Chestnut Flour Crêpes!

My most recent chestnut flour kitchen adventure was in making crêpes! 10/10, would 100% recommend. So. Damn. Good.

I was inspired first by my readings on traditional Tuscan chestnut flour dishes, where I came across necci, a thin crêpe like pancake made exclusively from chestnut flour and water. I tried this, but was unsatisfied with the result. The flavors weren’t as complex and balanced as I thought they could be, and I found an overpowering bitterness (over sweet nuttiness) when using chestnut flour alone.

I was next inspired by Alan Bergo (@ForagerChef), who has developed an acorn flour crêpe recipe using 50% wheat flour and 50% nut flour, as well as egg, butter, salt, sugar, and water. Like with traditional crêpes, the batter is left to sit (I let mine sit overnight) to allow for flavor and texture development.

The chestnut flour crêpe recipe I came up with is similar to Alan’s acorn flour crêpe recipe, however I use a bit more sugar to balance the bitterness of the nut flour.

Chestnut Flour Crêpe Recipe (serves 2)

  • 1/2 cup bread flour
  • 1/2 cup chestnut flour
  • 2 eggs
  • 1/2 cup milk
  • 1/2 cup water (carbonated, if you have it!)
  • 2 Tbs melted unsalted butter (I like to brown the butter!)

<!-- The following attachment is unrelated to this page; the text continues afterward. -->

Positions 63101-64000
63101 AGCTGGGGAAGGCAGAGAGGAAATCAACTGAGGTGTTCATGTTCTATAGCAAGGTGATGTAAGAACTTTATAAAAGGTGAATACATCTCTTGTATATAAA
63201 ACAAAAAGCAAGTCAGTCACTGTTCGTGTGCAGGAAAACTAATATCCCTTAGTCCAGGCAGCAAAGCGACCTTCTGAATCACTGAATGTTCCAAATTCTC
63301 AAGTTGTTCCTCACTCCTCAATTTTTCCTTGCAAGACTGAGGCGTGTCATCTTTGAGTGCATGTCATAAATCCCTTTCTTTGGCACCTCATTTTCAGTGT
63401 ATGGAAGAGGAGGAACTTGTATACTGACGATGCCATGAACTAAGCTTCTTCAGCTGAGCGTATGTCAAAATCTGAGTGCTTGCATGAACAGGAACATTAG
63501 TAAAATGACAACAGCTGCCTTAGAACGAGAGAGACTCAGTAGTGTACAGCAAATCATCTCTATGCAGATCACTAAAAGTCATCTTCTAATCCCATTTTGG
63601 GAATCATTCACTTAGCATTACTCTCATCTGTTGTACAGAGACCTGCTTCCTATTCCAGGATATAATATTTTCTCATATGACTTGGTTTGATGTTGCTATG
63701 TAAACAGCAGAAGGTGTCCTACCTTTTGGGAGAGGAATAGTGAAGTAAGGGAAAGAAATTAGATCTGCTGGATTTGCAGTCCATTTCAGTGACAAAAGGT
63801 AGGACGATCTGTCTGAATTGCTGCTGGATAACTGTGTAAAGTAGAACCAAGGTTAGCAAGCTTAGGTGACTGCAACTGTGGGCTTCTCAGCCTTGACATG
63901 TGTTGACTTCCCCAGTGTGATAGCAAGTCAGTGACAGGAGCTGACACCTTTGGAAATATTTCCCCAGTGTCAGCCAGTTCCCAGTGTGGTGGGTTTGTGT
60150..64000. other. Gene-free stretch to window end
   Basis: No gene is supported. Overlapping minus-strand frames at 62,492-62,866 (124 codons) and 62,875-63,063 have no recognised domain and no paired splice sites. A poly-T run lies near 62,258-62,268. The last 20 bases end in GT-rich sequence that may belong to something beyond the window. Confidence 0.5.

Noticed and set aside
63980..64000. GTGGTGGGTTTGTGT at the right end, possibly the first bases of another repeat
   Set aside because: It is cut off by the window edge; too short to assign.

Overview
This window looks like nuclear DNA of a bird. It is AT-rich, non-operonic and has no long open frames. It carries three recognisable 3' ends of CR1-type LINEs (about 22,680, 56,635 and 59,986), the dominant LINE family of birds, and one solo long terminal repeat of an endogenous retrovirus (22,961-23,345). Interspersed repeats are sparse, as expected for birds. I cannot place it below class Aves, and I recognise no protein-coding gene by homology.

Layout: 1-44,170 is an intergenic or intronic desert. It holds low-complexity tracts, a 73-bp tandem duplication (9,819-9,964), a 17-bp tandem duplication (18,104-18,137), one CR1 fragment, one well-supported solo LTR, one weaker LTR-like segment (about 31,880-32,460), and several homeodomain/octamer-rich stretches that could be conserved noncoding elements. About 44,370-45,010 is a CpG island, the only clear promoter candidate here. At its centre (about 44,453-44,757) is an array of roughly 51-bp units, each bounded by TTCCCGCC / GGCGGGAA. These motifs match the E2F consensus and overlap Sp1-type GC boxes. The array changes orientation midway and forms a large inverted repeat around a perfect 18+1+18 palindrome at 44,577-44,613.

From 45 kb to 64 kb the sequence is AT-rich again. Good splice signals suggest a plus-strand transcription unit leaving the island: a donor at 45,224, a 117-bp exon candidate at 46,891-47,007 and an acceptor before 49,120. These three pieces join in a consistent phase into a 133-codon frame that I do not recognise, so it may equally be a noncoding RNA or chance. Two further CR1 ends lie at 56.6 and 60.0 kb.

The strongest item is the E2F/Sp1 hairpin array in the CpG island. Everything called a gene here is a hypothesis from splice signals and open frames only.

• 1 tsp salt
  • 2 tsp sugar
  • extra water/ milk to thin out batter if it feels too thick
  • extra butter for greasing the pan

Combine ingredients and whisk well. You can even throw em in a blender, but if you do this and are also using bubbly water, add that after.

Cover and let batter sit in the fridge overnight

Grease a nonstick pan with butter over high heat

Using a ladle or measuring cup, swish about 1/4 to 1/3 cup batter into the pan, rotating the pan as you do this to get a thin, even distribution

Let the crêpe cook until the bottom detaches from the pan and is golden. I like to flip my crêpe to the other side and flash it quickly to get a sear, but some chefs recommend cooking crêpes on one side only

As you make your crêpes, set finished ones on a COVERED plate so they can soak in steam, remaining malleable, aromatic, and tender.

I dream of summer when I can make sweet crêpes with foraged berries and savory crêpes with foraged mushrooms

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